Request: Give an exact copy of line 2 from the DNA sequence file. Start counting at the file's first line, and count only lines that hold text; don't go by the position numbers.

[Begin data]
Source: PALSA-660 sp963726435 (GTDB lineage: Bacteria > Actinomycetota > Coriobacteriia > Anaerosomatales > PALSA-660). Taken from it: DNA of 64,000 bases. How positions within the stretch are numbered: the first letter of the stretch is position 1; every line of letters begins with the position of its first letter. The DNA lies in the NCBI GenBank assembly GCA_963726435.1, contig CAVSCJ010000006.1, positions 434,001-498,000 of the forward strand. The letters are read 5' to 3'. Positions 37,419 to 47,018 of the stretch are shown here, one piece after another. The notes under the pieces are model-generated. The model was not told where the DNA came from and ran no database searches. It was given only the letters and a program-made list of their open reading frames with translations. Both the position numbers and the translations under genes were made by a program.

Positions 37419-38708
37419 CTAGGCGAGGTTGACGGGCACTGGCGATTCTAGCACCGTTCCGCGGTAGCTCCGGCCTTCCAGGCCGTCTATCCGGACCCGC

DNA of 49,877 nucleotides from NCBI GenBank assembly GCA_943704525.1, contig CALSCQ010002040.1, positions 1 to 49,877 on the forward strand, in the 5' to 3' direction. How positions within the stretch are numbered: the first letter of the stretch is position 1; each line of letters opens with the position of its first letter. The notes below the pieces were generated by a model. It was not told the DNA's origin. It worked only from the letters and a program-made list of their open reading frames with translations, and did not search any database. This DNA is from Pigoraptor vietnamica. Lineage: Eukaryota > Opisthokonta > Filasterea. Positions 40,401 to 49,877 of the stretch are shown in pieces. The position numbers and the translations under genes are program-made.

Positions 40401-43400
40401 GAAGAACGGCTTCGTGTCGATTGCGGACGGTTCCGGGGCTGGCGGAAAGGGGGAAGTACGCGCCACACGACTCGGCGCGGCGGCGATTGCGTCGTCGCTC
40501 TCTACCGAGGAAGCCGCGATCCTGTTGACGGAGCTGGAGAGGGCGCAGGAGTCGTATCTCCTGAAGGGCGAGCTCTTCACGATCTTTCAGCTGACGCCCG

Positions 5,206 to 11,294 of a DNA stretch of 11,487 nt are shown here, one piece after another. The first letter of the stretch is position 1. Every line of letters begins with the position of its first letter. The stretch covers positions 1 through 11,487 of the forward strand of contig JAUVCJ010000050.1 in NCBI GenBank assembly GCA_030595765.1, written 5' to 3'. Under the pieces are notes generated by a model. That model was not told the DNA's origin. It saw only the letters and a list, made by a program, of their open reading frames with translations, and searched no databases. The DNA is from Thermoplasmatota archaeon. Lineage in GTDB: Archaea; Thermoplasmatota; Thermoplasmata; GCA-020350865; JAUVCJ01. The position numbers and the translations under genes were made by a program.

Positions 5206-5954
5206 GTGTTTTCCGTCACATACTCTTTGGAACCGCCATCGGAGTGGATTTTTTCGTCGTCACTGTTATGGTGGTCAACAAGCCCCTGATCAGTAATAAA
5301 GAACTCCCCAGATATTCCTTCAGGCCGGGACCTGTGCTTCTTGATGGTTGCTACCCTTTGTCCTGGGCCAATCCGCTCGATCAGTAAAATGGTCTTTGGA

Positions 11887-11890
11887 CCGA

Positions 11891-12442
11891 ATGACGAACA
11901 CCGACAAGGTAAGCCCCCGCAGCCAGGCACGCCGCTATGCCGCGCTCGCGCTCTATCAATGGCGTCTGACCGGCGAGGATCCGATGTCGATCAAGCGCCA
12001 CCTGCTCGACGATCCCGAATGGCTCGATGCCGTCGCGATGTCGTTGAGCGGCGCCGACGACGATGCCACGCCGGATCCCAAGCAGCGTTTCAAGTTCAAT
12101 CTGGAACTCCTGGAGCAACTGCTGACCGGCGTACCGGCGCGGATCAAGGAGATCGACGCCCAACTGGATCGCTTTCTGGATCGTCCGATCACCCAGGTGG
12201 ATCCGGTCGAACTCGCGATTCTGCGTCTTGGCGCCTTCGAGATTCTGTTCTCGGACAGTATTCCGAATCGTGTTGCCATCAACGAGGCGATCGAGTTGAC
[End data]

Positions 37419-38708